It’s easy to lose your perspective in the rush of surgery. As a children’s heart surgeon, it has been my life’s greatest privilege to be part of many wonderful moments that changed lives for thousands of patients in Toronto, Louisville, Dallas, New Orleans, and now, in Richmond.
Recently, a patient gave me pause to step back, savor the moment, and celebrate the wealth of talent here in Richmond that can be brought to bear when a child needs it.
This is the story of Kai’Ayshia, a beautiful 4-year old girl, and her mother, whose concern grew with the growing stream of doctors checking on them and the echocardiography screen being used to image her heart.
It turns out Kai’Ayshia had developed a massive pulmonary embolus, a blood clot in the major arteries to the lungs, that was putting major strain on her heart that would surely kill her if we couldn’t fix it quickly.
Her oncologist and cardiologist discovered the clot and sounded the alarm at 3 p.m. On my way to the bedside, I asked the children’s heart team to cancel their evening plans and get ready for a long night.
On my way I smiled — that worried smile I get when I catch myself running — because I’ve been told it’s never good when you see a pediatric heart surgeon running through the hospital.
And then I started thinking … wait, why is an oncologist involved?
I soon learned that Kai’Ayshia case was even more complicated than I thought.
For years, she had been battling a large, benign tumor of the chest with a team of pediatric general surgeons, pediatric plastic surgeons, and interventional radiologists. Just weeks before, the tumor had invaded her spinal canal and could have left her paralyzed were it not for the swift action of our neurosurgeons.
She was just starting to walk again. Now, looking at her X-rays, not only was there a huge clot in her lungs threatening to stop her heart, there was also a large tumor between me and Kai’Ayshia heart. That upped the ante for both of us.
In the interest of time, I asked multiple colleagues in pediatric neurosurgery, adult cardiac surgery, and interventional radiology to join me, the pediatric cardiologists, and the intensivists in the pediatric intensive care unit.
Everyone literally dropped what they were doing and came to help. In concert, we decided that the tumor increased the risk for conventional surgery that I had planned, but we also decided that Kai’Ayshia’s heart was too fragile to manage in radiology with no safety net. So we took her to radiology with a new script.
Normally, we anesthetize children before we put in safety monitoring lines. Kai’Ayshia was too unstable for this, so our pediatric cardiac anesthesiologist snuck those lines into a frightened 4-year-old by distracting her with an empathic resident who played the movie Frozen on a cell phone and sang the songs with Kai’Ayshia. I was impressed.
With my partner and cardiac OR team scrubbed and ready, Kai’Ayshia was put under anesthesia and, without wasting a second, immediately placed on ECMO (Extracorporeal Membrane Oxygenation) through large tubes in her neck. ECMO is, in essence, a heart-lung machine that would protect her brain and other vital organs if her fragile heart arrested.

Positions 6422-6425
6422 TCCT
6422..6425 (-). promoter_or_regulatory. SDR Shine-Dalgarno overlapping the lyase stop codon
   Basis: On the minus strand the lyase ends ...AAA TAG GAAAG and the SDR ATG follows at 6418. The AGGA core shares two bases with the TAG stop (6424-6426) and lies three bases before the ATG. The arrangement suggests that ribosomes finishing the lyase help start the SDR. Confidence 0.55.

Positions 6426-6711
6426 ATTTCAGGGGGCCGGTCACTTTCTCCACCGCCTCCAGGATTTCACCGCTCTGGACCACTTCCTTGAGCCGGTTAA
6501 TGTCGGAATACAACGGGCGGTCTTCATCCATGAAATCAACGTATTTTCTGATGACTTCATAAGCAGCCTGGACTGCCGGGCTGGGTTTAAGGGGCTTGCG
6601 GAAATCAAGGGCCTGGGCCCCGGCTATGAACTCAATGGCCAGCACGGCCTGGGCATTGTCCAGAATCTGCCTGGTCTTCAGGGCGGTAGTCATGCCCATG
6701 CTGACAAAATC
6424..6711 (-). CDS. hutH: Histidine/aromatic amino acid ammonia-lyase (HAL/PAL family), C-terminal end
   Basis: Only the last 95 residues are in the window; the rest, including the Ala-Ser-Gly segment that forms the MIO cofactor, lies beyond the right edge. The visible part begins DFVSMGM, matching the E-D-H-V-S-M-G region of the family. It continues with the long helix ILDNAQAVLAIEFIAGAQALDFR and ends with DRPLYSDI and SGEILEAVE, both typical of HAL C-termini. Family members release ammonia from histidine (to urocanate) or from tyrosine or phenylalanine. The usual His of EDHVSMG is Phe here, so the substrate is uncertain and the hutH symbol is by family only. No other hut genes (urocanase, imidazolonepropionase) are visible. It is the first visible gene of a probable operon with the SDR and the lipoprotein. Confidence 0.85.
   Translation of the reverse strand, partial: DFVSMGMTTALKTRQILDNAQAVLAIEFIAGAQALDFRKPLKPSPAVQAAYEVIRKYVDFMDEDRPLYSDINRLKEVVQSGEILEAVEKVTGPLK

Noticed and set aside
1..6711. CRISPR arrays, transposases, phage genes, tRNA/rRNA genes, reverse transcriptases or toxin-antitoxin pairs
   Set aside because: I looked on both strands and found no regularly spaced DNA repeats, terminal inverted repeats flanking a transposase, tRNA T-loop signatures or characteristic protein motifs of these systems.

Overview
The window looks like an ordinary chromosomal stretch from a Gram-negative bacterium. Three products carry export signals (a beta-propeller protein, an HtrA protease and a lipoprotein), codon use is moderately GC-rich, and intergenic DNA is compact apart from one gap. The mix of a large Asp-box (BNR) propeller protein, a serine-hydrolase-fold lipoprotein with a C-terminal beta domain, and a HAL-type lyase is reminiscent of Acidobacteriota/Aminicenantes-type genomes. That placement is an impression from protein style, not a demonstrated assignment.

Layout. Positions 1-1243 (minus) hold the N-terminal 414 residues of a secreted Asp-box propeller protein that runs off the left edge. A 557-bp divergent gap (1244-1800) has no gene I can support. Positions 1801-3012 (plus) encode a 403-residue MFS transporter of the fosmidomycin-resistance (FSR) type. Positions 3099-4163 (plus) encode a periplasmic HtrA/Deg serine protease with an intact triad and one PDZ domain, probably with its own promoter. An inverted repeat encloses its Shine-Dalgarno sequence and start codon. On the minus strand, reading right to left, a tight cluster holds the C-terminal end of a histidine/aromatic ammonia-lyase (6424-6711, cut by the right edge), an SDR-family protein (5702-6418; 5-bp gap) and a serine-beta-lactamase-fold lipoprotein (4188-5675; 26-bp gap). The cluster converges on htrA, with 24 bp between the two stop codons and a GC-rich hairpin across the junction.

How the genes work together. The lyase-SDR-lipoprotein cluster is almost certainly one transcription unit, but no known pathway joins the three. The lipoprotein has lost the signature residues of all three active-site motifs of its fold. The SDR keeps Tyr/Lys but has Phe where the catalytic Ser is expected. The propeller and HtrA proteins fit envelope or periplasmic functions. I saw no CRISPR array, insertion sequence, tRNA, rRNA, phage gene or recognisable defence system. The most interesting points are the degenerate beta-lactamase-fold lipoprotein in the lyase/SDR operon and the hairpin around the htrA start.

With that safety net deployed, our cardiologists placed a probe in her esophagus to image the pulmonary arteries and help guide the interventional radiologists. The radiologists placed tubes through the veins in her leg, threaded them through the right side of her heart and into her lungs, where they were used to suction out the offending clots.
At the end of several hours, the radiologists declared it “their most successful suction embolectomy ever.”
After I had put Kai’Ayshia on ECMO, I stepped back into a support role and began assessing the team in action. There was such a willingness, an excitement, in a huge team of diverse adult and pediatric specialists, to lock arms in a protective shell of expertise around a child who might never know how we could have lost her that day.
It was a high-wire, high-tech plan, executed like we had been working together for years. Our radiologist must have felt the same the next day when he noted that it was “truly medicine at its finest.” That spirit, that eagerness to take on things that seem insurmountable, is the essence of the Children’s Hospital Foundation Heart Center, Children’s Hospital of Richmond at VCU, and VCU Health.
It was expertise, ingenuity, and caring. And, for the family, it was hope. I write so you might see the team as I could in that moment, proud of them to be sure, privileged to be a part of it, but thankful that this kind of expertise is here in Richmond for all kids like Kai’Ayshia.
The end of the story?
For Kai’Ayshia, the team walked her back to the ICU after midnight, enjoying the relief and the back-slapping comradery that comes at the end of a treacherous day that, ultimately, just went great. The team tucked her into the safety of the pediatric ICU and disbanded. By the next morning her heart had recovered.
In the PICU, we took her off ECMO, removed the tubes in her neck and took her off the ventilator. Soon, Kai’Ayshia was sitting in bed and whispering her biggest worry in her devoted mother’s ear,
“Can I have ice cream for breakfast?”